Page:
Bush administration recognizes Pequot Tribe
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TUESDAY, JUNE 25, 2002

The Bush administration made history on Monday with a decision to recognize two Connecticut groups as one Indian tribe.

One day ahead of a self-imposed deadline, Assistant Secretary Neal McCaleb acknowledged the Eastern Pequot Tribe as an amalgamation of two tribes which independently sought federal status and the benefits that go along with it. The action marked the first time rival petitioners were recognized as one entity since the Bureau of Indian Affairs first tackled the issue in 1978.

But the decision made waves in other respects, said Aurene Martin, McCaleb's acting deputy, in an interview yesterday. The state of Connecticut's continuous recognition of the Eastern Pequot Tribe and the Paucatuck Eastern Pequot Tribe since the 1600s benefited the petitioners, especially when evidence they submitted was not as strong.

"It is precedent setting because we have not had a situation where we have had to determine that state recognition played into the existence of an historical tribe," Martin said.

That reasoning raised the ire of Connecticut Attorney General Richard Blumenthal, who has argued that state status has no effect. "Our first impression is that this decision seems to defy fairness, law, and fact," he said.

Appeals through the Department of Interior and the courts are likely not just for the state but potentially the tribes. In the past, Paucatuck tribal officials rejected overtures from the larger Eastern tribe.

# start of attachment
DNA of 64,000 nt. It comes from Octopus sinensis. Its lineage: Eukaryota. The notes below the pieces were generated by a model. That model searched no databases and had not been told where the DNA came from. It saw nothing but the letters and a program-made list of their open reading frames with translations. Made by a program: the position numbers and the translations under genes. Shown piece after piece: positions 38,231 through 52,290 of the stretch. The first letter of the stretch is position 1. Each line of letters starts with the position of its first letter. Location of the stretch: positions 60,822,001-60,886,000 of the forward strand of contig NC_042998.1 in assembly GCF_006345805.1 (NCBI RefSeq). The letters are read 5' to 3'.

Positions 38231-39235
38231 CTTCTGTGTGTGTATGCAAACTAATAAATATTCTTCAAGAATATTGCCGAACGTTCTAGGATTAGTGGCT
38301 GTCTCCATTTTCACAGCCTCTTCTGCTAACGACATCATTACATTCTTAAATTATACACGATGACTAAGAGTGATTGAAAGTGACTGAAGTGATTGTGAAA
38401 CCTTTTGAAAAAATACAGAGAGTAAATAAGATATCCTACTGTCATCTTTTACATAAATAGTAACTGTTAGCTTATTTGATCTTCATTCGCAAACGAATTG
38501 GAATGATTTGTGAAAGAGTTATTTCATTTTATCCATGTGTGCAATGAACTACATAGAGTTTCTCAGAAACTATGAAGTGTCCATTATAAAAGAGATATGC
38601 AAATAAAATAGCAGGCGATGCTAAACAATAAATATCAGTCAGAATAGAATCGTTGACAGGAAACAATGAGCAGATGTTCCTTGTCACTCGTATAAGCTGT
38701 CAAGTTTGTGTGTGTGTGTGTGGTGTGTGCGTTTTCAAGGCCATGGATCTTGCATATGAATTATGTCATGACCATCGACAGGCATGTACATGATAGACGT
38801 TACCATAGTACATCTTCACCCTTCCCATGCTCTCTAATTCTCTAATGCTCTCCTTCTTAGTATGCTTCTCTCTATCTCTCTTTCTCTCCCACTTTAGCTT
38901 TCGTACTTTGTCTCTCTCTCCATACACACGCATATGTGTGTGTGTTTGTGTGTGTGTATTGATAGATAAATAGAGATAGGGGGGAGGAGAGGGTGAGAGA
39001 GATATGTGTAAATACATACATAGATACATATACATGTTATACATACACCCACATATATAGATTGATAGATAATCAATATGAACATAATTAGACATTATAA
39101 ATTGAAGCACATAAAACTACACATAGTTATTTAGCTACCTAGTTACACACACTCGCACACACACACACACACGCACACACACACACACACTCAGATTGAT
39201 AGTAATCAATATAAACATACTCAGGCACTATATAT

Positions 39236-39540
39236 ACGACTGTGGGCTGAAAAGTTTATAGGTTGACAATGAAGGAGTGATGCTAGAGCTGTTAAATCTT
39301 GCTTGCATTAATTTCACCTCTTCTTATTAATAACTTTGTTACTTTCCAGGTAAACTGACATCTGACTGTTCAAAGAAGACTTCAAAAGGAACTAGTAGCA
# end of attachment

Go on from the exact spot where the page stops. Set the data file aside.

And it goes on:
For now, the tribes were celebrating after being told the news during joint conference call late yesterday afternoon. Both groups waited more than 20 years to hear the BIA affirm their sovereignty and Indian ancestry.

"Today's decision will give us our first access to the federal programs we need to help our people, to preserve our culture and to pass on our values and traditions to our children," said Eastern Pequot chairwoman Marcia Jones Flowers at a press conference last night. "These are and always have been our goals."

Paucatuck chief James Cunha released a statement and said he was gratified with the result. His tribe shares the 224-acre Lantern Hill Reservation with the Eastern Pequot Tribe.

McCaleb's decision will become effective after 90 days of its publication in the Federal Register. Martin said the document would be sent this week.

Interested parties can appeal to the Interior Board of Indian Appeals for reconsideration. The panel has never reversed a recognition decision but has referred issues back to the BIA for review.

In addition to the state, three towns located next to the reservation were fighting the tribes. Ledyard, North Stonington and Preston submitted research to the BIA that sought to poke holes in tribal history.

Relevant Documents:
Press Conference: Eastern Pequot Tribe Statement (6/24) | McCaleb Issues Final Determination to Acknowledge the Historical Eastern Pequot Tribe (BIA 6/24)

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